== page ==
‘Non-scheduled formulations’, namely, formulations that are not mentioned in Schedule I of the DPCO, are not under a price control. However, under the DPCO, the retail prices of these formulations can only be increased by a maximum of 10 per cent year on year.
Further, in extraordinary circumstances and in the public interest, the Government of India (GoI) may fix the ceiling price or retail price of any drug, whether scheduled or non-scheduled, or of a new drug for such period as it may deem fit.
4 Is the distribution of pharmaceutical products subject to a specific framework or legislation? Do the rules differ depending on the distribution channel?
The legislative framework for the distribution of pharmaceutical products consists of:
• the DCA and the DCA Rules, which regulate the import, manufacture, distribution and sale of drugs in India. According to the DCA rules, a licence is required to ‘sell, stock, exhibit or offer for sale or distribute drugs’. An application must be made to the appropriate authority designated by the state government, which may issue a retail, restricted or a wholesale licence (a sale and distribution licence);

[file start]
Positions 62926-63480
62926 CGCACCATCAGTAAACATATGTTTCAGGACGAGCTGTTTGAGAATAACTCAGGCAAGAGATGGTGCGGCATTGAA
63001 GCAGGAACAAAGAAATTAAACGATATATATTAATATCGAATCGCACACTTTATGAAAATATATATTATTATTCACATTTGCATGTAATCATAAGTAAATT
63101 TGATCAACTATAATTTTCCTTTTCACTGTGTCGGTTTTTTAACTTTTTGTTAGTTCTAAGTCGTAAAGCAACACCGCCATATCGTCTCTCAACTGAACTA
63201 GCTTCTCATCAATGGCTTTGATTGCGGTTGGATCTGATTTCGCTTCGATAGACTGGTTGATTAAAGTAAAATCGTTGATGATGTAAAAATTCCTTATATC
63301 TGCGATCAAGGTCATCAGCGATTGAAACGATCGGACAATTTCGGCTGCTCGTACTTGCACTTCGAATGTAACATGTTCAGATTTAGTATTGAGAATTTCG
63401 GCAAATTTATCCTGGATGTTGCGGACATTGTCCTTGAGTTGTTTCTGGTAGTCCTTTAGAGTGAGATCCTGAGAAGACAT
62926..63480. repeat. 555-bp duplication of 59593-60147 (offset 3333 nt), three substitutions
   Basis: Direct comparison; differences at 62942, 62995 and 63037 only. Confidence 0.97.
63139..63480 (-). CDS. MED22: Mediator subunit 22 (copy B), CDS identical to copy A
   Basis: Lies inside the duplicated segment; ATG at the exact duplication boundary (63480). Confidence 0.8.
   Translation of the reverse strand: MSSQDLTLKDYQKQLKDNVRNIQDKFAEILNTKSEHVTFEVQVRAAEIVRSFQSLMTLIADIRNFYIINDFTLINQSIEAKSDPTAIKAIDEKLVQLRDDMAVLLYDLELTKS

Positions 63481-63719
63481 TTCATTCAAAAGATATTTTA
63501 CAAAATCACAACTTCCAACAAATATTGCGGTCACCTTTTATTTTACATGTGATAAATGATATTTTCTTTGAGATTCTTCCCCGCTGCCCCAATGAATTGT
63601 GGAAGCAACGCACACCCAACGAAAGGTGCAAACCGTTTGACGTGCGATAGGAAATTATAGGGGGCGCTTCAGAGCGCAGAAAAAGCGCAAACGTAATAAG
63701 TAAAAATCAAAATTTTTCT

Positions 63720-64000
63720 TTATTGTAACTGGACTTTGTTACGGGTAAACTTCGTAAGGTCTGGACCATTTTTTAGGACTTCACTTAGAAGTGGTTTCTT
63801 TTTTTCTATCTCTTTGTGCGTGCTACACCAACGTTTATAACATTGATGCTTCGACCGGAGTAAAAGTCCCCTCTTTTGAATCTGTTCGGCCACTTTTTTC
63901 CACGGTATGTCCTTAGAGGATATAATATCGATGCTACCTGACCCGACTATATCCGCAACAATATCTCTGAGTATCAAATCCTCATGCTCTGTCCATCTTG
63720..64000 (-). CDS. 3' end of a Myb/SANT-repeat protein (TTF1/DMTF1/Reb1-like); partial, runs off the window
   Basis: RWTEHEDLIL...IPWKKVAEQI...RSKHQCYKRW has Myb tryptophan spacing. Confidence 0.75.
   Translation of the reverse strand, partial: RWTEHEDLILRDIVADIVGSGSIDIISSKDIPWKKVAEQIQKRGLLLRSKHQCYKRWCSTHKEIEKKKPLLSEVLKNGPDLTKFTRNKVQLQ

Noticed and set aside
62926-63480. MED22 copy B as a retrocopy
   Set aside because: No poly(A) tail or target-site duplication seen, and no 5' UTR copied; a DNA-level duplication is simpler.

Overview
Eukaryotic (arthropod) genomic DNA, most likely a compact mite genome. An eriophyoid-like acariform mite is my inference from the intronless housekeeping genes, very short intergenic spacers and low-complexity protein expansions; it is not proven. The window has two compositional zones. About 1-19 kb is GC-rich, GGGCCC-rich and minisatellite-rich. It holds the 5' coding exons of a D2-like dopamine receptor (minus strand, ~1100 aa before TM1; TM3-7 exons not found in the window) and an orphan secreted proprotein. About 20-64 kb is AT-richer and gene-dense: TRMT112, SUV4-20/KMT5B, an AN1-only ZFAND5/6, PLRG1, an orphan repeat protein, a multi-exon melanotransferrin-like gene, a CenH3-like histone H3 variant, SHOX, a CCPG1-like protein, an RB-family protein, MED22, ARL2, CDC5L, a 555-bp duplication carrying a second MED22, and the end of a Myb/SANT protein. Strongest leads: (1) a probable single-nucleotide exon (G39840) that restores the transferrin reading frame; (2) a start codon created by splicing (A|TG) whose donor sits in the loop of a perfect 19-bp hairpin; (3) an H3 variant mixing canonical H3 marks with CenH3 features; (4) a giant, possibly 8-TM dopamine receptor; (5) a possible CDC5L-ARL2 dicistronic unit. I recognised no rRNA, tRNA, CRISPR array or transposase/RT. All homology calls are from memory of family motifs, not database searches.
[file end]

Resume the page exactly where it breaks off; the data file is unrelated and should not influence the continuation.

• the Narcotic Drugs and Psychotropic Substances Act 1985, which regulates the purposes for which, and quantity and price at which, certain drugs may be sold;
• the Pharmacy Act and the Pharmacy Regulations, which prescribe conditions and qualifications upon the satisfaction of which a person can be authorised to handle or dispense medicines. A pharmacy is also required to satisfy the conditions under Schedule N of the DCA Rules to be eligible for a sale and distribution licence; and
• the Draft Guidelines on Good Distribution Practices for pharmaceutical products-Reg, 2018 (the Draft Guidelines) were introduced by the CDCSO for consideration and comments of stakeholders.
The Draft Guidelines have been proposed to be applicable to all persons and outlets involved in any aspect of the storage and distribution of pharmaceutical products, throughout the entire supply chain, between the manufacturer and the patient.
The legislative framework described above makes no distinction in the treatment of multiple distribution channels. In addition to this, MOHFW in January 2019 notified the Drugs and Cosmetics (Amendment) Rules 2019. These rules relate to streamlining the regulation of sale of drugs through online portals or ‘e-pharmacies’.
Intersection with competition law
5 Which aspects of the regulatory framework are most directly relevant to the application of competition law to the pharmaceutical sector?
Competition rules and the pharmaceutical sector-specific laws on marketing, authorisation and pricing of pharmaceutical products must be read in conjunction with each other. More specifically, the following aspects of the regulatory framework are most relevant to the application of competition law in the pharmaceutical sector: